Ewok Build Part 1: Creating the Ewok Head

Endor Base member Shrey walks us through how she created her Wicket mask and hood/headdress. These techniques can also be applied to other Ewoks. Some of the techniques included in this walkthrough are sculpting, soft foam building, and working with faux fur. The full original build thread can also be found on Shrey’s Ewok (Wicket) Build Thread on the Rebel Legion Forum.

Additional parts to this series:

Please always remember to use appropriate Personal Protective Equipment (PPE), such as gloves, masks or respirators, and safety glasses.

Click the images for larger versions.

Building the Face/Head

Having completed (as much as any costume is ever completed) a Wicket build, and as there don’t seem to be a lot of Ewok build threads, I thought I’d put together something that might assist any aspiring Ewoks. Many thanks to Erin and Chirpa’s Ewok Army on Facebook for all the tips that got me on my way!

I began with the most complex part, the face. I created the face out of a street hockey helmet with the chin strap and face grid removed, a foam camping mat and some foam I had from some refrigerated shipments. My art history textbooks finally came in handy to flatten the camping mat.

I sketched out the general concept of the face on the camping mat, then cut out the center of the mouth (for ventilation) and the eyes, inserting 1/2 plastic Christmas ornament orbs into the eyes.

I colored two layers of cheesecloth with black, brown and orange fabric marker and glued it behind the eyes, and affixed the face to the mask with heavy-duty sticky Velcro so I could make adjustments for vision. I later padded out the front a bit so the face laid more flat on the helmet. I also colored cheesecloth in with black fabric marker for behind the mouth, for additional airflow.

Using aluminum foil, I made a framework for the nose and mouth.

I covered the aluminum foil with Sculpey and baked it according to the directions.

I glued the mouth and nose onto the camping mat with hot glue.

I ordered swatches of various faux furs to see them in person. A couple were wildly diverging from how they looked on a screen. I ultimately chose Maine Coon in brown/camel with 3-4″ pile for the main body and Fox in dark palomino with 3 5/8″ pile from Mendel’s; long pile really helps hide seams and a multitude of sewing sins.

Having selected the fur, I cut and trimmed the foam to create a brow, nose ridge, cheeks and a chin. I hot glued the foam to the camping mat (and also glued myself a few times, which I would not recommend). Ewoks have a rather babyish, flat face, but they do have some dimension. I later moved everything up and took down some of the foam on the top of the head, but this gives the idea. The ears were created with camping mat, faux suede, and the faux fur. I also painted the nose and mouth with some black, brown and tan acrylic and sealed it with a Liquitex varnish to give them some depth.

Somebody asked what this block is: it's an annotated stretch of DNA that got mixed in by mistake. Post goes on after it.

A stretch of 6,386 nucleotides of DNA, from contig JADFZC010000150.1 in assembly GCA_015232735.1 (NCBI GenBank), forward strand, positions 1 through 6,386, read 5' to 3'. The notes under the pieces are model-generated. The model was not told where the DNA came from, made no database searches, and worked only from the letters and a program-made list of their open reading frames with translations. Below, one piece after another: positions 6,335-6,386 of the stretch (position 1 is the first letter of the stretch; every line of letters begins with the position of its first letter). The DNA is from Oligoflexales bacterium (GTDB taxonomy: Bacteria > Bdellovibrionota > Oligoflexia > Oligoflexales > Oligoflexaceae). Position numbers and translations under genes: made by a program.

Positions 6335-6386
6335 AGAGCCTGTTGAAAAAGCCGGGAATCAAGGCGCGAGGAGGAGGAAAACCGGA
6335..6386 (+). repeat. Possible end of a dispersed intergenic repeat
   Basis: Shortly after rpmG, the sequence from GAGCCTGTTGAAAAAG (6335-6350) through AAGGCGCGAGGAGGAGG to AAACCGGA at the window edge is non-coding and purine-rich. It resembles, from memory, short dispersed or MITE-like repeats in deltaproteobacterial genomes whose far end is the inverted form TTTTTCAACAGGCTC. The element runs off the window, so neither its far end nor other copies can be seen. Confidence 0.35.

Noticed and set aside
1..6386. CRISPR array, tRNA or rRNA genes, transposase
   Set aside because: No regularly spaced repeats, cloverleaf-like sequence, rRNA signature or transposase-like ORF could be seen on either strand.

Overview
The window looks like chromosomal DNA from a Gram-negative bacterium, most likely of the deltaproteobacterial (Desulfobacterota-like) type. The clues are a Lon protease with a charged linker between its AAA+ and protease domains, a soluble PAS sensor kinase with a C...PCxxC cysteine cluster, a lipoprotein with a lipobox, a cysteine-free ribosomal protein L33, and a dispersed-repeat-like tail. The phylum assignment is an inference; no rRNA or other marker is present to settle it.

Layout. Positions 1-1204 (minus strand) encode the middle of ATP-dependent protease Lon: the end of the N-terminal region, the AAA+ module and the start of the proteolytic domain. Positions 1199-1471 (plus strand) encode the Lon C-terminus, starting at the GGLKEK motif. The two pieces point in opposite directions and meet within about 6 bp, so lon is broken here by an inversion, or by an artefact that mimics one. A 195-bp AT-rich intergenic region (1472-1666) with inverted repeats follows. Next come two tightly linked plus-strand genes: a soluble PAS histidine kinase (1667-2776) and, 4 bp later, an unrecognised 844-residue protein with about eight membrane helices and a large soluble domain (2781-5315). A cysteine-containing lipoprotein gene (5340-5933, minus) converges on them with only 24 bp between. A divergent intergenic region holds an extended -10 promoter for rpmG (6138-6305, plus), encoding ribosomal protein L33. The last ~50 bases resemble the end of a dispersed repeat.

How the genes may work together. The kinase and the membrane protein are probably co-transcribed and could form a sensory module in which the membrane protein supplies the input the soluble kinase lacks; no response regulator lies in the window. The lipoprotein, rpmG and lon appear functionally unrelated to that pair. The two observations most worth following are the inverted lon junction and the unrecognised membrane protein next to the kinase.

Once satisfied with the structure of the face, I began hot gluing faux fur on in the direction fur would grow. You can pin the fur on to see how it looks before gluing since it’s all going to be covered anyway.

Here’s the face with the forehead reduction and full fur coverage, and after reducing the forehead even more to give a rounder-shaped face:

Making the Hood/Headdress

Satisfied with the head, I began work on the hood. I mocked it up with muslin.

Using the muslin template, the hood is made of faux suede, sewn together with a canvas needle and heavy-duty thread. Once sewn, I sprayed it with a brown spray paint meant for floral arrangements for weathering along the side seams and the bottom edges. I then used a leather punch to create holes for the leather cording, which I fed through and tied.

I later made some adjustments by tacking the hood to the foam at the ears and the fold-over detail at the front, to keep it from moving around, and tightened it to frame the face more closely.

Creating the Mask Interior

I installed a fan system on the inside of the face. There are three small fans, one next to the mouth opening, blowing air up, and one each for the eyes to keep them from fogging up. The large blower in the back keeps air circulating. The blue thing is a rechargeable battery that is velcroed on. The assembly isn’t visible under the hood. See dbickel’s commentary on “Light and Airy Ewok Tips” thread in the forums for info on how to get the fan setup.

My head is pretty small, so I had to pad out the interior of the helmet to keep it from slipping around when I moved. The eyes are wider set than my eyes and the whole thing sits in front of my face. Peripheral vision is a no, but vision is good enough to get around.

This concludes the creation of the Ewok head and hood. Want more? Continue onto Ewok Build Part 2: Creating the Ewok Hands and Feet.